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Old 04-07-2011, 12:11 PM   #76
ChrisHein
 
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Re: Aikido and Weapons: The Connection

Quote:
David Soroko wrote: View Post
The way we practice, all shomenuchi attacks are initiated by the nage. When nage presents his/her hand for tai no henko, it is a striking hand, the uke has to take it otherwise it will end up in his face. Same in suwariwaza kokyuho. In juyuwaza the nage is encouraged to close the distance and take initiative and not wait for the attackers to gang up on her. I'd say that "Aikido doesn't initiate attack" is a personal interpretation.
I see where you're going with this, but there are some problems with your examples. First off the shomen strike to initiate attacks could be used, but without a reach advantage it's effectiveness on a person who doesn't want to engage, outside of a boxing context are very limited (more on this in just a second when we get to the boxing). The reach advantage comes from a weapon, without the weapon, you're on even ground and you end up in a boxing situation.

For the offering of the hand in tai no henko. My teacher used to love to talk about how if you don't deal with my hand, it's going to be in your face, then he would show me how he could punch me. That sounded like a good point to me, until I started to study boxing. There are a great number of ways to deal with an incoming strike, grabbing the wrist is about the least effective means I can think of. In an unarmed situation the traditional "boxing cover" if a superior technique in every way. I don't need to directly control an unarmed striking hand, I can simply raise my arm to the part that needs to be protected, and cover. If the hand is armed however I must control it, if I don't you could cut and I will not have the ability to block (unarmed).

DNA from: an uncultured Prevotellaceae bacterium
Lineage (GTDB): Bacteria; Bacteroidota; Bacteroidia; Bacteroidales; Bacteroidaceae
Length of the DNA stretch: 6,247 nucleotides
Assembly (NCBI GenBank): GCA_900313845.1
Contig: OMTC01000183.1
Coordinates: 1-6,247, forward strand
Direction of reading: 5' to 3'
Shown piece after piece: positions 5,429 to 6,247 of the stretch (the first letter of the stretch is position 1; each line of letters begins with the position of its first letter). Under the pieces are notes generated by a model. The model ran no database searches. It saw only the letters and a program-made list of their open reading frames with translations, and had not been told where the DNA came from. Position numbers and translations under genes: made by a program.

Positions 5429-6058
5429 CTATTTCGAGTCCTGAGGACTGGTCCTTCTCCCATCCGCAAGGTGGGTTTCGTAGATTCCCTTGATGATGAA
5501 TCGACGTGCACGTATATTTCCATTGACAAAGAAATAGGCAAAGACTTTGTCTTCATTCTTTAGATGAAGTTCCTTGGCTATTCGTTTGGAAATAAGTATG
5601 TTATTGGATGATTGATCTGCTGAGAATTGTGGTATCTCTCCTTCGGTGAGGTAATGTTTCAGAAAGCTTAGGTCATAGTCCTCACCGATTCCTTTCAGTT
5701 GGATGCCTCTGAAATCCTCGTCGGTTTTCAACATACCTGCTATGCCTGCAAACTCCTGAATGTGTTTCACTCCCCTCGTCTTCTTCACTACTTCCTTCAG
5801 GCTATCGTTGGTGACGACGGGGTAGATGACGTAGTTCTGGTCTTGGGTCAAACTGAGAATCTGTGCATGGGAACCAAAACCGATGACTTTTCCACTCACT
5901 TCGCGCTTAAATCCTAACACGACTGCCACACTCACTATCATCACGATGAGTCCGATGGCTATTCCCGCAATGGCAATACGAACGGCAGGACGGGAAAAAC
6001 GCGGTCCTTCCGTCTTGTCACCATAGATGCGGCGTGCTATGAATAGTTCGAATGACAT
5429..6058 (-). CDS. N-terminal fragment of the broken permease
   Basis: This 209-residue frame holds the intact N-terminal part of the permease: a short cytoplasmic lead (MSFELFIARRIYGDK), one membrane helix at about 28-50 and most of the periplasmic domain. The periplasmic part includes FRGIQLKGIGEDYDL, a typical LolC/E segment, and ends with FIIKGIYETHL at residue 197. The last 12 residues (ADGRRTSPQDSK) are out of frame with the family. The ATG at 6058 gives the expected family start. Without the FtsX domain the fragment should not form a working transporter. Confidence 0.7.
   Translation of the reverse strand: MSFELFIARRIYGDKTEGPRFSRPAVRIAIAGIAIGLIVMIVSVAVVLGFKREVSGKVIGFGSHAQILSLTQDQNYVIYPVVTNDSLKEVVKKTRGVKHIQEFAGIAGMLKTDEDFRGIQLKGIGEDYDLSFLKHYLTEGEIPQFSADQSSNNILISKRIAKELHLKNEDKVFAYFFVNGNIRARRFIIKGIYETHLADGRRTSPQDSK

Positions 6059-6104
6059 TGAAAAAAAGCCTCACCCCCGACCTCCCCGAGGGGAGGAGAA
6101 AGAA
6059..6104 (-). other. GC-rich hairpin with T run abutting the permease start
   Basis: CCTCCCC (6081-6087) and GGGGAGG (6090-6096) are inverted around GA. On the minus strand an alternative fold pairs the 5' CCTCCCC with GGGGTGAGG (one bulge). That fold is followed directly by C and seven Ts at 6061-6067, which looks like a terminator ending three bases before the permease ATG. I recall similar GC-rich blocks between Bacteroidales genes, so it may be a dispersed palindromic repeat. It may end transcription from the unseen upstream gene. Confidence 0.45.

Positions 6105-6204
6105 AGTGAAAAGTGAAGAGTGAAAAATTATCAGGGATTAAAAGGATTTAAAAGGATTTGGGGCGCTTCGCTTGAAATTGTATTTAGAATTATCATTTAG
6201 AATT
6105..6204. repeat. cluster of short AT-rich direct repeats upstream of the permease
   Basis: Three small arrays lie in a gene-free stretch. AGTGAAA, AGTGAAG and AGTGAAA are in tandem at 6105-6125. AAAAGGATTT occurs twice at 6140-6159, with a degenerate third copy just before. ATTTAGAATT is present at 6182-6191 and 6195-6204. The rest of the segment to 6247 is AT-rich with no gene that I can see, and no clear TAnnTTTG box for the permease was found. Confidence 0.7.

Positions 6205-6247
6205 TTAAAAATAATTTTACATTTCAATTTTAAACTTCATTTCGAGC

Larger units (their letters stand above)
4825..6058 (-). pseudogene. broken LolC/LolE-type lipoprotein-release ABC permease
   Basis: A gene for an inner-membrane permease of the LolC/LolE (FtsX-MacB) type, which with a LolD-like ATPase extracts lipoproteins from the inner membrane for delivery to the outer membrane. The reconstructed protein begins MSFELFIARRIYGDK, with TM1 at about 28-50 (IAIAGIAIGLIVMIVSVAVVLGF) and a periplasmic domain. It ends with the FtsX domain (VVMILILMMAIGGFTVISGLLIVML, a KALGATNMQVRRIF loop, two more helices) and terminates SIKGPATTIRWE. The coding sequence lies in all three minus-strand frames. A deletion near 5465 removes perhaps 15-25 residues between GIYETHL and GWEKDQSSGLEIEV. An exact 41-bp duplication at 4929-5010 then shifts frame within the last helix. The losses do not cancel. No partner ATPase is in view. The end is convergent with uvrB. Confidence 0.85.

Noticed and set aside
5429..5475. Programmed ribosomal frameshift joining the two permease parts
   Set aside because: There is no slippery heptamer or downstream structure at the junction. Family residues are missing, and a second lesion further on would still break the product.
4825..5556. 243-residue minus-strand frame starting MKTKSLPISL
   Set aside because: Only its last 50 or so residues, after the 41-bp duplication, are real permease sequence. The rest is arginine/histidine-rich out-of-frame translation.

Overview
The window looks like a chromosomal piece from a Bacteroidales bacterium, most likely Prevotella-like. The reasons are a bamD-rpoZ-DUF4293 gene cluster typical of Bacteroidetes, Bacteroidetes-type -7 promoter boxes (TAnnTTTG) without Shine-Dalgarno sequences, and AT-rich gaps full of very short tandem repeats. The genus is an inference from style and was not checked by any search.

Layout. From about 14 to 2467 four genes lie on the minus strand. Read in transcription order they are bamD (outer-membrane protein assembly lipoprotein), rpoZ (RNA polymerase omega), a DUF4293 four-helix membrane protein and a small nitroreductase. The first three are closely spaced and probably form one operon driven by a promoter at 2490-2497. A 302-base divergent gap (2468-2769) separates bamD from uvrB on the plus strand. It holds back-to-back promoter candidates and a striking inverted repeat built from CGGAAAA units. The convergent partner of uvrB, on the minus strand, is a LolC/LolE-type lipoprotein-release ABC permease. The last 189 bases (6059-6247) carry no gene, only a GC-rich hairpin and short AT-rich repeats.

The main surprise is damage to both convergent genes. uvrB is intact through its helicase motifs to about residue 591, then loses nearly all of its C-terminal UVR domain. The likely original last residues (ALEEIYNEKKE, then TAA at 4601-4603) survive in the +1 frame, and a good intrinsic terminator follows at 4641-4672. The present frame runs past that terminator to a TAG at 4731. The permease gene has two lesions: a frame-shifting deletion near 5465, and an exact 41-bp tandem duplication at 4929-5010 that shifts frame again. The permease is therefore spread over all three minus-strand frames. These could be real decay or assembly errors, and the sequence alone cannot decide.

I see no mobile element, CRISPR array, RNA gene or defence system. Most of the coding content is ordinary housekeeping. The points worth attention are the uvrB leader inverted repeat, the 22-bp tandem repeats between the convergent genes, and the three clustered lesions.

Engaging early is great, but it's still based on your attackers desire to attack, no attack, no Aiki. And honestly if they are not attacking, why would you want to engage with them? The idea of rushing someone who isn't attacking you is not really along the philosophy of Aikido.

Quote:
As to Tohei story, it makes no sense to me, a person comes into a dojo with a challenge and then proceeds to be passive to the point that he is "chased" into a corner. In effect the verbal challenge was not followed up by a physical one, logic dictates that the "duel" should have been abandoned in favour of some sake drinking perhaps. Maybe this was impossible due to cultural conventions (e.g. loosing face).
Stories are stories, it's hard to know what happened, using the story to illustrate some points was where I was going.

Quote:
In the interview Chiba says "leapt", and not as you say rushed, which has a negative connotation. He uses "leaped" in the following paragraph as well which describes O-Sensei fighting a "match" (would this be a "duel"?) :
Leapt, rushed, I don't know, semantics, translations, story telling, it's would be hard to get to the bottom of this.

Yes, Ueshiba fought many duels. That doesn't mean that his system is designed for dueling.

Quote:
This reasoning makes no sense to me, if a martial art is effective when multiple attackers are present, it must be even more so for a single attacker. If having no "clinch techniques" is not a problem with many attackers why should it be when there is only one?
It would seem that way, but years of randori, sport competition and getting into fights has taught me that they aren't. So why are they different?

First and foremost, duels (one-on-one) fights are held to see who is better. The goal is to decisively defeat your opponent. This goal forces you to constantly engage your opponent, whether they are pressing you or not. This requires things like boxing technique, clinch fighting, and other methods of sustained conflict. Aikido is not designed this way. In Aikido technique I'd be more then happy to let someone not attack me, turn around and go about their business. It is the attackers attack that makes me respond.

Quote:
What remains is a statement that Aikido is only effective in a "one on one fight" when the Aikidoka is armed, presumably with a sword/tanto but not with say shuriken. Is this your position?
They could have a shuriken as well. Or a pistol, or any other form of handheld weapon.

Quote: